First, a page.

5 Reasons Christians Do Not Visit the Sick and Dying
- Brian Croft Senior Pastor, Auburndale Baptist Church
- 2015 3 Sep
One of the most important tasks in a pastor’s ministry is one of the most neglected: Going to hospitals to care for the sick and dying. It has practically become a lost art in the younger generations of pastors. Why is this? Here are 5 of the most common reasons Christians do not go to hospitals and visit the sick and dying.
Christians neglect it as a priority. All of us are busy. Busyness can be the excuse to get out of just about anything. Make sure busyness is not the reason you are failing to care for your people. Make it a priority.
Christians dismiss it as our responsibility. Visiting the sick is the pastor’s responsibility; no, it’s the deacon’s responsibility; it’s both their responsibility; I have even heard pastors say it is the church member’s responsibility to care for the physically infirmed. It is the responsibility of the “body of Christ” to care for those physically suffering. Do not allow yourself to put the responsibility upon others.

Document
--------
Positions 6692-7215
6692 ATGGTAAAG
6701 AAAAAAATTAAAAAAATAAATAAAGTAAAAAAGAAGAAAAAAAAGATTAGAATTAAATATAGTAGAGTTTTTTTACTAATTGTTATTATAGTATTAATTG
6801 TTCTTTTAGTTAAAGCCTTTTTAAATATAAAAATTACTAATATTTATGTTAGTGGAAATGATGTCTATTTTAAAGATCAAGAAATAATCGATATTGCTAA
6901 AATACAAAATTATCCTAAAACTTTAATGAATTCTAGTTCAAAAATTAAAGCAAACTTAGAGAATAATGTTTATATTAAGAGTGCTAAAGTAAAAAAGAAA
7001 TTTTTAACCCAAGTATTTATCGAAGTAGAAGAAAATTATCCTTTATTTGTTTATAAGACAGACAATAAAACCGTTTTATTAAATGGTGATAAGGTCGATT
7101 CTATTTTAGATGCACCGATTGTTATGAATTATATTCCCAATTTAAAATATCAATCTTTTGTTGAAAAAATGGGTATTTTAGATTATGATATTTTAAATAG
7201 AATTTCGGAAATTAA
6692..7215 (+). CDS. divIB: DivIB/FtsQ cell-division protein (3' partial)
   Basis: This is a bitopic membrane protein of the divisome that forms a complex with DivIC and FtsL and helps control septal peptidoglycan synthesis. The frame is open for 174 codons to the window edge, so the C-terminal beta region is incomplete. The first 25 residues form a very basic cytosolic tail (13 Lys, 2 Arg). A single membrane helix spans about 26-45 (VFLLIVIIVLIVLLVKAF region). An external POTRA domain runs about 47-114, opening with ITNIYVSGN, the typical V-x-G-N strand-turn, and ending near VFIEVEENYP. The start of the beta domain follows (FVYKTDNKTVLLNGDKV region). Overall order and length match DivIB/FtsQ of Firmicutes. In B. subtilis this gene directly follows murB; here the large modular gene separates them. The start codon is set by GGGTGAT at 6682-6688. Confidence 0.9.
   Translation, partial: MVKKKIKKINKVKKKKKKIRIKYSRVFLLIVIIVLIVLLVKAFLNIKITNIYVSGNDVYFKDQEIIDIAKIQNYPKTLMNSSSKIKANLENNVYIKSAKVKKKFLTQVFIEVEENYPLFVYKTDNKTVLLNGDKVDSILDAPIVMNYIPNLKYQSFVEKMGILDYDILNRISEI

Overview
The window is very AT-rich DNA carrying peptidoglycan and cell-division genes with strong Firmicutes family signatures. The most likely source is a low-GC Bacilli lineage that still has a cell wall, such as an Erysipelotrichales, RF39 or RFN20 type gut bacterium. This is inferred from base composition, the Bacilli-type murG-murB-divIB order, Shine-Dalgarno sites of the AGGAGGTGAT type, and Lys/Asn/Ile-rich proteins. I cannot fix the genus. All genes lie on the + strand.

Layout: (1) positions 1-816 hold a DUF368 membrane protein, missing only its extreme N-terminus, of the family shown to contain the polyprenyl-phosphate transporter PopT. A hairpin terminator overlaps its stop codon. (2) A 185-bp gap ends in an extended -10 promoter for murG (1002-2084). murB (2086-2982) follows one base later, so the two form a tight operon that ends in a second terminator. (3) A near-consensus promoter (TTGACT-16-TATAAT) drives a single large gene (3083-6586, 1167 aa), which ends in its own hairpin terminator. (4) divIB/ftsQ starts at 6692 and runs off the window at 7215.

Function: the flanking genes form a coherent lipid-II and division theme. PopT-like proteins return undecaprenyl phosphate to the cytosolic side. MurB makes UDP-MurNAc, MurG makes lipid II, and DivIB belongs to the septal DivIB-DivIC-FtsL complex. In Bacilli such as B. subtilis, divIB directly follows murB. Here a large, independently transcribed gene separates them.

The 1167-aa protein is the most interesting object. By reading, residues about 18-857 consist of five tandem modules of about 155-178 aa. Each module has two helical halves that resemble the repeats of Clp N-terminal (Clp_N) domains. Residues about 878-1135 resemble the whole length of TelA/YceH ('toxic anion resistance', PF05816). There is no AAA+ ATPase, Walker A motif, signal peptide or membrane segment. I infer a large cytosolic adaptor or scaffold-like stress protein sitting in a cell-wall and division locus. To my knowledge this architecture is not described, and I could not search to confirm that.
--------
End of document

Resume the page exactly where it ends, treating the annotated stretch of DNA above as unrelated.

Christians fail to see the value in it. We question the value because we do not know if it will be fruitful. Will they be there? Will they be coherent to talk? Will they be gone from the room having tests run? We question its value and that makes us neglect it. We fail to see the value; when in actuality, it may be one of the most fruitful ways to serve Christ’s church.
Christians forget it is biblically commanded. It is not love one another, or preach the word, but Christ and the apostles commanded that we care for one another, specifically those who are sick (Matt. 25; James 5).
Christians avoid it because of fear. We can fear many things when it comes to going to see someone sick, suffering, and hurting. We may fear getting sick ourselves. We may fear facing the reality of sickness and the possibility of death. We often fear not knowing what to say or do. Although all these are issues to be prepared to face, they are not reasons to neglect obedience to Christ’s command to serve Him while caring for your brothers and sisters who are sick and dying (Matt. 25).
The best way to overcome fear is to be equipped and prepared for whatever you might face in visiting the sick in hospitals, rehab centers, nursing homes, and even their own homes. The practical tools to be equipped for this task is the purpose of this book. Examine your heart and your daily schedule to make sure you are not hiding behind these excuses and ultimately neglecting Christ’s clear command to care for His people in these moments of greatest need.
Pastors, it is not just your responsibility to set the example for your people in this area, but a hospital is where some of our most significant ministry takes place. Go and find out.